For many Americans in rural areas, firearms are also tied to ideas of self-reliance. Logically, we all know that if the agricultural production system were to break down there's no way we could survive by hunting wild game, but the idea is definitely sitting there in the back of our heads, that having guns and ammunition provides us with options we wouldn't otherwise have.

Finally, guns are also linked quite heavily in many families to family tradition and identity. My dad taught me to shoot, his dad taught him to shoot, and so on back many generations. I've taught my kids to shoot. My wife's family's annual summer reunion has for decades had as its centerpiece a large shooting event, shotguns at thrown clay pigeons and muzzleloading rifles at stationary clays. The top accolades go to the one who manages to split a muzzleoader ball on an axe-head positioned in front of two clays, breaking both with one shot.

So in many families shooting guns is something of a family tradition and something of a rite of passage. Guns are potentially-lethal machines and learning to operate them safely and correctly, and then gaining skill with them -- because accurate shooting is much harder than it looks -- demonstrates responsibility and trustworthiness.

That, I believe, is a reasonably accurate and complete picture of the psychological reasons why guns are important to so many Americans. There are also a lot of practical reasons, but as is normal with human beings, those are often just logical eyewash used to explain and justify deeper ideas and feelings which are not fundamentally rational. Not that they're illogical, but that logic isn't ultimately relevant to them.

As for the practicalities, there are many. Lots of people enjoy collecting for its own sake. Guns are beautifully-crafted machines, both intricate and fundamentally simple. My father-in-law has well over 100 rifles because one of his hobbies is buying old, often-damaged, rifle parts and building new guns. He cleans and polishes and tunes, re-blues the metal, and creates his own stocks by hand from gorgeous hardwood, staining and polishing for hours. The results are breathtaking -- and very functional. His rifles shoot very well. He gives some of them away (I have a few), but doesn't sell them, so they mostly just accumulate in his basement.

Many people obviously enjoy shooting. It's a challenging skill which has no upper limit on where you can take it, and there's a great deal of variety in the styles of shooting you can do, each of which requires its own unique skills. It's also a lot of fun and somehow very satisfying. I've taken hundreds of people shooting and never seen anyone who didn't enjoy it -- at least when they're using the right gun.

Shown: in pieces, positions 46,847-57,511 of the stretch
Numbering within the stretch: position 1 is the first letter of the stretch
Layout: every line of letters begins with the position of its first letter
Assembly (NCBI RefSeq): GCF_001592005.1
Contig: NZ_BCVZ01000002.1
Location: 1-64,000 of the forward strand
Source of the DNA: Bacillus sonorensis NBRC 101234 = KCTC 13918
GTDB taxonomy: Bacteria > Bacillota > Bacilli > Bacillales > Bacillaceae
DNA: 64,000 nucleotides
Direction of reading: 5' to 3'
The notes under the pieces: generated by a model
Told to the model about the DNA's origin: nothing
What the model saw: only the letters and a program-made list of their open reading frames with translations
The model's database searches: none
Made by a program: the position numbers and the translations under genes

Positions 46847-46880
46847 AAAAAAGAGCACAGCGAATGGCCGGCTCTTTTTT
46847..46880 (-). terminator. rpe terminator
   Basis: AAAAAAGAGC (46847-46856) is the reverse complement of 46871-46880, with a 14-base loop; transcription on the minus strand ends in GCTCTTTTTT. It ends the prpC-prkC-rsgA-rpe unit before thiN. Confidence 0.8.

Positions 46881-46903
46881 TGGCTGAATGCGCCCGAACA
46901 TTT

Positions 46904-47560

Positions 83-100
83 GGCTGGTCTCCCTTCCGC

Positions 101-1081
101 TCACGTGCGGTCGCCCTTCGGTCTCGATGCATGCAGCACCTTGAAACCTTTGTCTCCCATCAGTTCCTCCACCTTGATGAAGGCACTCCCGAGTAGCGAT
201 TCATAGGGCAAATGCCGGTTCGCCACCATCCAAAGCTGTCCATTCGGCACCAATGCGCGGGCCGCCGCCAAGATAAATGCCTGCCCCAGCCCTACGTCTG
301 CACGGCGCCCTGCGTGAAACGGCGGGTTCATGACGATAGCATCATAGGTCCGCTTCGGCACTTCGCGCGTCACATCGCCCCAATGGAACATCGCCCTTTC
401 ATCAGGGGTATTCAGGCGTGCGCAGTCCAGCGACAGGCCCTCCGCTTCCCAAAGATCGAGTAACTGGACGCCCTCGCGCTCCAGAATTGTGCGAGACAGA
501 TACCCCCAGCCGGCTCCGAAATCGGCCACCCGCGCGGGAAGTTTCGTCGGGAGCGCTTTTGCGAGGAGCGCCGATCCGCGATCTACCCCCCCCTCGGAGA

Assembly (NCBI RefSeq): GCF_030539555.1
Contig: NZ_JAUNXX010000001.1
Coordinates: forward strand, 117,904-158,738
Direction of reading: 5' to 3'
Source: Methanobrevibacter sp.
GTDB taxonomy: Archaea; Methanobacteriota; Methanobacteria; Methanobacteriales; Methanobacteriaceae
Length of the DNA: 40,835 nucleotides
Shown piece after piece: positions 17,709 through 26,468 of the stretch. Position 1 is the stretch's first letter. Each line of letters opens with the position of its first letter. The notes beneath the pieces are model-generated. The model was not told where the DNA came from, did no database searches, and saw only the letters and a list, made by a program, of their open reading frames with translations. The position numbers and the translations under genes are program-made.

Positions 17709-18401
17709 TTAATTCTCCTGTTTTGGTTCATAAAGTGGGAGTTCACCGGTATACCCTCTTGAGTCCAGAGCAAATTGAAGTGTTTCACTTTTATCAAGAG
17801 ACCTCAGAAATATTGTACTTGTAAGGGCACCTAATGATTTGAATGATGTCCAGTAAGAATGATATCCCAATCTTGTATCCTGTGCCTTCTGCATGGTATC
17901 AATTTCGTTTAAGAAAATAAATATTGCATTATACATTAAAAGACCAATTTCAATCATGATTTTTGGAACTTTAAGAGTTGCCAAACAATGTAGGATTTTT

Hunting is a big draw as well. Personally, I find I enjoy it more with a bow or a camera than with a rifle, but it's also very challenging, a lot of fun, and a great family activity that involves camping, hiking and lots of opportunities to learn and teach about the animals.

Home and personal defense is obviously a major issue. A common misconception is that this somehow indicates that people must be particularly fearful to feel like they need a gun to protect themselves, but that's rarely true. In some cases it is. My niece was abducted at knifepoint a few weeks ago, and she wants to get a permit to carry a concealed gun because she is fearful. Logically she knows that what happened to her was a fluke, but being armed and skilled with her gun's use (including knowing how to defend against having her gun taken from her) will make it easier for her to confidently navigate her life.

Me, I'm a six-foot, 200-pound man, reasonably fit and strong and reasonably competent at unarmed self-defense. I'm also well able to recognize and avoid areas and situations which might be dangerous. I have no specific feeling of need to be armed, but I'm convinced that the presence of level-headed, responsible armed citizens makes society a safer place. Somewhat like having a policeman or a security guard on every corner, but less costly and obtrusive. So, I carry a gun as a sort of civic duty. I don't expect ever to draw it, indeed I sincerely hope I never do. But, should it ever be necessary to defend my life or the lives of those around me, I'm equipped and I keep myself in training. This isn't something I normally advertise, or even put a lot of thought into on a daily basis.

That same "civic duty" rationale is the reason I'm a concealed weapons permit instructor.

Anyway, this is way too long. One of these days I need to take the time to condense all of this into a pithier essay on the topic. But I hope it helps give you some insight into how pro-gun Americans think, and maybe even why we think the way we do.
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George Hong

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confused:  Do I CrossFit or do I pilot a BSG Viper?
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Pilot the viper, of course
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quite instructional
 
Chad Vaughn, 315 pound Clean and Jerk

http://youtu.be/4YJ_L7jqgoA
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Have him in circles